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I have a very old 5 slot one made for a single action revolver. Keep wanting to sell it but can't bring myself to part with it. Black basket pattern with border stamping.
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Old 06-04-2017, 08:28 PM
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Here's some pics. An unlined, basket weave stamped five slot for a 6" N-frame, and a lined, reinforced thumb break five slot for 6" MED REV. The maker's marks are different.







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Old 06-04-2017, 08:33 PM
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Well, yes and no.... Rogers and Safariland, and me at Bianchi, had what we needed to make a patent enforceable: knowledge and the corporation's money :-). It would seem that Roy had neither.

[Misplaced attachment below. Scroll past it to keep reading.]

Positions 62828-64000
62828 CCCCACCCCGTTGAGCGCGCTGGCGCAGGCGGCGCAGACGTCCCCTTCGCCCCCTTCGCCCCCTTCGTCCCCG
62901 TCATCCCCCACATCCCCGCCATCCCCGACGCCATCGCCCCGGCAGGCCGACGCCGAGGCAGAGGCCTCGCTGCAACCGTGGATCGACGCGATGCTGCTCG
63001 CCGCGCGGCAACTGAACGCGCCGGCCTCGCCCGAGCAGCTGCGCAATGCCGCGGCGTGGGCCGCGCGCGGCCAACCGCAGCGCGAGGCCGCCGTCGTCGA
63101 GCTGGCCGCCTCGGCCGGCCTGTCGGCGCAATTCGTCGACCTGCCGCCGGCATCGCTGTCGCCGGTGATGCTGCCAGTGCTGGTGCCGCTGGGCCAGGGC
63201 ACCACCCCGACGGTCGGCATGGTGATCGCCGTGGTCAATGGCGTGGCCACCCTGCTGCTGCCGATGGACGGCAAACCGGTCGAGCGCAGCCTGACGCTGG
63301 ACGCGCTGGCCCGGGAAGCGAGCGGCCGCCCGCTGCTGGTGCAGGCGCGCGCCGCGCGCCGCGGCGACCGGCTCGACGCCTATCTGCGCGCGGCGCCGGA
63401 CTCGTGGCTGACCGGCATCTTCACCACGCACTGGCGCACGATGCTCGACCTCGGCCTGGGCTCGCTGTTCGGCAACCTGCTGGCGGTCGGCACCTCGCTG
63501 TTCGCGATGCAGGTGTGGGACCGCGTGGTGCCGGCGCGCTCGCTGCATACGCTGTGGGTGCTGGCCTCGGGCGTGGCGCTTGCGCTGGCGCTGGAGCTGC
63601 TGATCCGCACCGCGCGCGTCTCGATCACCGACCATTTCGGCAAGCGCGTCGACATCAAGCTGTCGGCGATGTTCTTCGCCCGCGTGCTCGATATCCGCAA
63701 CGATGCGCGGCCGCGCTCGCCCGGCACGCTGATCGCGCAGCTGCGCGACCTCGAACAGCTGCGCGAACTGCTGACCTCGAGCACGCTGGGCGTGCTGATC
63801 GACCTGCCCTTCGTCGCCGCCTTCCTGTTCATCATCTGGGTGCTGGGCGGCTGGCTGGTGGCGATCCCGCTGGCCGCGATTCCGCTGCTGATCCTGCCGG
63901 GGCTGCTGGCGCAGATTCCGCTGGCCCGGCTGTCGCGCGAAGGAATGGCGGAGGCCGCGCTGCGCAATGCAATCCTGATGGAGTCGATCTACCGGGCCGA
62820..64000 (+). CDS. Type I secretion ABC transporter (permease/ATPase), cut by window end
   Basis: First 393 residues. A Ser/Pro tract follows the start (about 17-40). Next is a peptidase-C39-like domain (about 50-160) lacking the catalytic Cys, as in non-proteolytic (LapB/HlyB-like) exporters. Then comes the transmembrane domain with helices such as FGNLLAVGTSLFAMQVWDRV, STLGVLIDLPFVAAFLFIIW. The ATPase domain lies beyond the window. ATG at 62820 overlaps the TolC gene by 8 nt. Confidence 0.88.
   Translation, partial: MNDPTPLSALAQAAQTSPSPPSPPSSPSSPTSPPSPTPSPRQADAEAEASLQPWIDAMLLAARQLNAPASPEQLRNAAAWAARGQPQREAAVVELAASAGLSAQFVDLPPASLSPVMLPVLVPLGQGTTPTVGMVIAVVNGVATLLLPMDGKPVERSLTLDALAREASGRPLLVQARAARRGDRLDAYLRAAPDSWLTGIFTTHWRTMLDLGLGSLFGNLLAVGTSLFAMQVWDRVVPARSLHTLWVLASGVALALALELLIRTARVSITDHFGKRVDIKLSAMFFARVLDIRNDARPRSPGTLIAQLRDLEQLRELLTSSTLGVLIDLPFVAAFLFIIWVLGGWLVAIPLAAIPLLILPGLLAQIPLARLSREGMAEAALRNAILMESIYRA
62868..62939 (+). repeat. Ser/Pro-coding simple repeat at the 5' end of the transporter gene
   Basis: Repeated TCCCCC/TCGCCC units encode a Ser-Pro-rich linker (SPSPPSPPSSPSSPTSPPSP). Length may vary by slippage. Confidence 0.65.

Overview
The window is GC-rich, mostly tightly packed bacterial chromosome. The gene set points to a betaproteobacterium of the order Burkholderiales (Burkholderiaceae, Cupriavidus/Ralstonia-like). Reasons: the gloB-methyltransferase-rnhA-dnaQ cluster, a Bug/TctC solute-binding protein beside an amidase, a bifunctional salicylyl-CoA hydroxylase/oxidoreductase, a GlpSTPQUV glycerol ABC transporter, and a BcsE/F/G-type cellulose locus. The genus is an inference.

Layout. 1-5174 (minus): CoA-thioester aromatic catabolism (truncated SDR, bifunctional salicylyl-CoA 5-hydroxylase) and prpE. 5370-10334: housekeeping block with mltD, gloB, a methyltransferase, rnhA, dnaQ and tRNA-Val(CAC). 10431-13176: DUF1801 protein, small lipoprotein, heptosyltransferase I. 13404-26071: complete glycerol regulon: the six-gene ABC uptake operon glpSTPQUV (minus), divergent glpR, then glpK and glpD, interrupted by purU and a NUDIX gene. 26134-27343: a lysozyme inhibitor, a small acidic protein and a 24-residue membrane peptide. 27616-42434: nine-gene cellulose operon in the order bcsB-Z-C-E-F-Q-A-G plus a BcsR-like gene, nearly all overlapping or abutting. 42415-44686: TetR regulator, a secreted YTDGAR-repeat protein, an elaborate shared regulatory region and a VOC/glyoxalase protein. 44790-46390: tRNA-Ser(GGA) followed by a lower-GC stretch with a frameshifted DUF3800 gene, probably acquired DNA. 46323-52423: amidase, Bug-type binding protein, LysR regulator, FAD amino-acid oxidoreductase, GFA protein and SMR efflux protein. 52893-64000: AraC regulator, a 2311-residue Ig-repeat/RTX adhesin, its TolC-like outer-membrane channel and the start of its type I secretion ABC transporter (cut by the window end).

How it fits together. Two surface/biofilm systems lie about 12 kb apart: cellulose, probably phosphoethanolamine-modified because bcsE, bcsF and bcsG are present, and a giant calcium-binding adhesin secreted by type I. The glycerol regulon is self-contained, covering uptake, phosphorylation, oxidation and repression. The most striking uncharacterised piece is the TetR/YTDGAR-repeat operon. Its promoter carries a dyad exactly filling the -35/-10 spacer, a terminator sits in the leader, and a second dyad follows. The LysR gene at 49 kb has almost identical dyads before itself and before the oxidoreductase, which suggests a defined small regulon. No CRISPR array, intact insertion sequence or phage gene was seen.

So, in other words, the individual with the most lawyers, money and hired guns has the better odds of winning. :-)
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Old 06-04-2017, 09:26 PM
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Default America has the best legal system that money can buy

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So, in other words, the individual with the most lawyers, money and hired guns has the better odds of winning. :-)
Nice holsters! If anybody has one for a 3" K frame (Model 547) and would be willing to part with it please PM me.

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Old 06-05-2017, 04:17 PM
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So, in other words, the individual with the most lawyers, money and hired guns has the better odds of winning. :-)